As times are probably high for political/moral frustrations toward America, I genuinely suggest you read "Ideas Have Consequences" by Richard Weaver. It outlines man and civilization and how he destroys it. It is prophetic in its claims. When reading you would be hard pressed to believe it was written in 1948.
The fight is being waged on all fronts, and the most insidious idea employed to break down society is an undefined equalitarianism. That this concept does not make sense even in the most elementary applications has proved no deterrent to its spread, and we shall have something to say later on about modern man's growing incapacity for logic. An American political writer of the last century, confronted with the statement that all men are created free and equal, asked whether it would not be more accurate to say that no man was ever created free and no two men ever created equal. Such hardheadedness would today be mistaken for frivolity. Thomas Jefferson, after his long apostleship to radicalism, made it the labor of his old age to create an educational system which would be a means of sorting out according to gifts and attainments.
Such equalitarianism is harmful because it always presents itself as a redress of injustice, whereas in truth it is the very opposite. I would mention here the fact, obvious to any candid observer, that "equality" is found most often in the mouths of those engaged in artful self-promotion. These secretly cherish the ladder to high designs but find that they can mount the lower rungs more easily by making use of the catchword. We do not necessarily grudge them their rise, but the concept they foster is fatal to the harmony of the world.
The comity of peoples in groups large or small rests not upon this chimerical notion of equality but upon fraternity, a concept which long antedates it in history because it goes immeasurably deeper in human sentiment. The ancient feeling of brotherhood carries obligations of which equality knows nothing. It calls for respect and protection, for brotherhood is status in family, and family is by nature hierarchical. It demands patience with little brother, and it may sternly exact duty of big brother. It places people in a network of sentiment, not of rights-that hortus siccus of modern vainglory.
Equality is a disorganizing concept in so far as human relationships mean order. It is order without a design; it attempts a meaningless and profitless regimentation of what has been ordered from time immemorial by the scheme of things. No society can rightly offer less than equality before the law; but there can be no equality of condition between youth and age or between the sexes; there cannot be equality even between friends. The rule is that each shall act where he is strong; the assignment of identical roles produces first confusion and then alienation, as we have increasing opportunity to observe. Not only is this disorganizing heresy busily confounding the most natural social groupings, it is also creating a reservoir of poisonous envy. How much of the frustration of the modern world proceeds from starting with the assumption that all are equal, finding that this cannot be so, and then having to realize that one can no longer fall back on the bond of fraternity!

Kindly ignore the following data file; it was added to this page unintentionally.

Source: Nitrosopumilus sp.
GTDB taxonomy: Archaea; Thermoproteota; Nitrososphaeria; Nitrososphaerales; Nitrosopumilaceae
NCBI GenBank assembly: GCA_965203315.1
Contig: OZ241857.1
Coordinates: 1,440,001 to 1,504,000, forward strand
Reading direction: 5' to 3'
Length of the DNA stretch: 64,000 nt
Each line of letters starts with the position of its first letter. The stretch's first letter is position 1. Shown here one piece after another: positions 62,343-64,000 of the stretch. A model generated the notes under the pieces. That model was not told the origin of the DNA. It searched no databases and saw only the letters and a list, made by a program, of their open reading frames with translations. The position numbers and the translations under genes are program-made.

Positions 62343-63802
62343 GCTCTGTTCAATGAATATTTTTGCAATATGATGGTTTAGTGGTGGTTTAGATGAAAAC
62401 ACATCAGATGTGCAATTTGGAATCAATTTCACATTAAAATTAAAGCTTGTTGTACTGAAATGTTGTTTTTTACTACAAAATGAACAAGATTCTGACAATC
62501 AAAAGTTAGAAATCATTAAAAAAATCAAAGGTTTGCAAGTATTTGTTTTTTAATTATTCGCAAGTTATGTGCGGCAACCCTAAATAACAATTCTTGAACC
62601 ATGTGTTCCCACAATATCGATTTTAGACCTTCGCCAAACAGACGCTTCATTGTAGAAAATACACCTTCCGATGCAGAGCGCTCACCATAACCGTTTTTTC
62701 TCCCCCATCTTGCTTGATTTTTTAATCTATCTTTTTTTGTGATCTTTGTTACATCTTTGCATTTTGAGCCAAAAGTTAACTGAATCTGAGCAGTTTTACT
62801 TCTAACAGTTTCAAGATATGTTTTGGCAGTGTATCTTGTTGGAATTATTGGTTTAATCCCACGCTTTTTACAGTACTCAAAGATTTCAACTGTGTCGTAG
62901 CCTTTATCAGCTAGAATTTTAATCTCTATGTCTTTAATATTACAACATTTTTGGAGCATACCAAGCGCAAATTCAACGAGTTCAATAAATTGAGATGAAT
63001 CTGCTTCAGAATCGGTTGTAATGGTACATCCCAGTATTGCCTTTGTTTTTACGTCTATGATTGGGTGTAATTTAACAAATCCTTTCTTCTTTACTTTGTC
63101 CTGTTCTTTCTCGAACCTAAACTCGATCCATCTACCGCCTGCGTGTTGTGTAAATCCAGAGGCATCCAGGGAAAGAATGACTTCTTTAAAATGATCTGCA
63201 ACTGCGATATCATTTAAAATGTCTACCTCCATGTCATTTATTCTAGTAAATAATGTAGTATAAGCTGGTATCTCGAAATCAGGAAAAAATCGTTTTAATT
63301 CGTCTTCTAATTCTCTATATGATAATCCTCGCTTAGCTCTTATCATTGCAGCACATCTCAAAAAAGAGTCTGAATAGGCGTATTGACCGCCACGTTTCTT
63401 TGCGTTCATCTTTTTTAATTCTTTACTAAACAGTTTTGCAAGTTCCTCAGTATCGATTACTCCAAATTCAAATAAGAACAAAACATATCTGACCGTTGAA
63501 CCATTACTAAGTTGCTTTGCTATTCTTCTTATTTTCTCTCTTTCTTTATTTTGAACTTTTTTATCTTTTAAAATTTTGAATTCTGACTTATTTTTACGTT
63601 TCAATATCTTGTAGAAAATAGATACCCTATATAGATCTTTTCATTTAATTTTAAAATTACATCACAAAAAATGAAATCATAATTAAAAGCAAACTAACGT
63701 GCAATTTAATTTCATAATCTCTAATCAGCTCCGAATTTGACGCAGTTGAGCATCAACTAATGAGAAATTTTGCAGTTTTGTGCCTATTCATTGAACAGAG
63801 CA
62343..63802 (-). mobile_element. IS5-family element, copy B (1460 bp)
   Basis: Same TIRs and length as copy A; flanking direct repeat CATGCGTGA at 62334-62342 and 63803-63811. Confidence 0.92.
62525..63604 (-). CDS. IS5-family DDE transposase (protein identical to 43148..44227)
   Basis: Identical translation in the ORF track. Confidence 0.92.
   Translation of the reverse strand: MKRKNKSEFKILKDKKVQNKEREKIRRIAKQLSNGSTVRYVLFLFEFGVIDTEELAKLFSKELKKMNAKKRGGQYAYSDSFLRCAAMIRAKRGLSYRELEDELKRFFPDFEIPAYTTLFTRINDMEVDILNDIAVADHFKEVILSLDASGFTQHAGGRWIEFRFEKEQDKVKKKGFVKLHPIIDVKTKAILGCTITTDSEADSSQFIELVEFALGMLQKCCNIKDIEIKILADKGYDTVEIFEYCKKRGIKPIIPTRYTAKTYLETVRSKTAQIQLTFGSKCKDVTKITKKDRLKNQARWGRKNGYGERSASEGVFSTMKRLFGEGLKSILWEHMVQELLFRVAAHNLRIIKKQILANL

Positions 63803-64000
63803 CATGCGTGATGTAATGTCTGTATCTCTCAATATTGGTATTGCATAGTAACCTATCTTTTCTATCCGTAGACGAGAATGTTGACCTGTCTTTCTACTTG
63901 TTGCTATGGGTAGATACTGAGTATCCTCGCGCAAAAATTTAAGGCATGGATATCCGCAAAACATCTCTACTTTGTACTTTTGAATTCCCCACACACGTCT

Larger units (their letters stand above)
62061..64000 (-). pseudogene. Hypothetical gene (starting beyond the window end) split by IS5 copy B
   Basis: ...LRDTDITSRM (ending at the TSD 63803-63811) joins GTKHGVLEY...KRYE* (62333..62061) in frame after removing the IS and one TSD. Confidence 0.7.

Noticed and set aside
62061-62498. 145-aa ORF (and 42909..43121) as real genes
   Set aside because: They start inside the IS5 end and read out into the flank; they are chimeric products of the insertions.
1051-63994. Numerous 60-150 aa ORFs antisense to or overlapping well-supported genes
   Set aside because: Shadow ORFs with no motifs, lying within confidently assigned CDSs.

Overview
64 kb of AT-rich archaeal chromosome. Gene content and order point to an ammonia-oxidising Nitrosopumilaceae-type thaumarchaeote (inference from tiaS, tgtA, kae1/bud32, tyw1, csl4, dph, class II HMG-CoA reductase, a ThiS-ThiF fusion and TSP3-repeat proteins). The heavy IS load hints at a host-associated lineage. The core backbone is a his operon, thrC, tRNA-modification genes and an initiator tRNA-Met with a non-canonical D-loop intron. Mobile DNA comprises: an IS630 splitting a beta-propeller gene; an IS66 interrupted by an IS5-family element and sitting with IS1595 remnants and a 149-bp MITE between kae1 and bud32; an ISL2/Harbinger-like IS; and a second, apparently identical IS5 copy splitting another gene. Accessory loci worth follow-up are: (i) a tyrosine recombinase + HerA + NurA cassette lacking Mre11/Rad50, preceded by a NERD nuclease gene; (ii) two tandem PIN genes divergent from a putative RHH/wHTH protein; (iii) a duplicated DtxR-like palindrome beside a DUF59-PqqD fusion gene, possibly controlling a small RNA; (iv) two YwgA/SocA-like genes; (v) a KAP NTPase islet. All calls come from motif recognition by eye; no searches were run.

It is generally assumed that the erasing of all distinctions will usher in the reign of pure democracy. But the inability of pure democracy to stand for something intelligible leaves it merely a verbal deception. If it promises equality before the law, it does no more than empires and monarchies have done and cannot use this as a ground to assert superiority. If it promises equality of condition, it promises injustice, because one law for the ox and the lion is tyranny. Pressure from the consumer instinct usually compels it to promise the latter. When it was found that equality before the law has no effect on inequalities of ability and achievement, humanitarians concluded that they had been tricked into asking only part of their just claim. The claim to political equality was then supplemented by the demand for economic democracy, which was to give substance to the ideal of the levelers. Nothing but a despotism could enforce anything so unrealistic, and this explains why modern governments dedicated to this program have become, under one guise and another, despotic.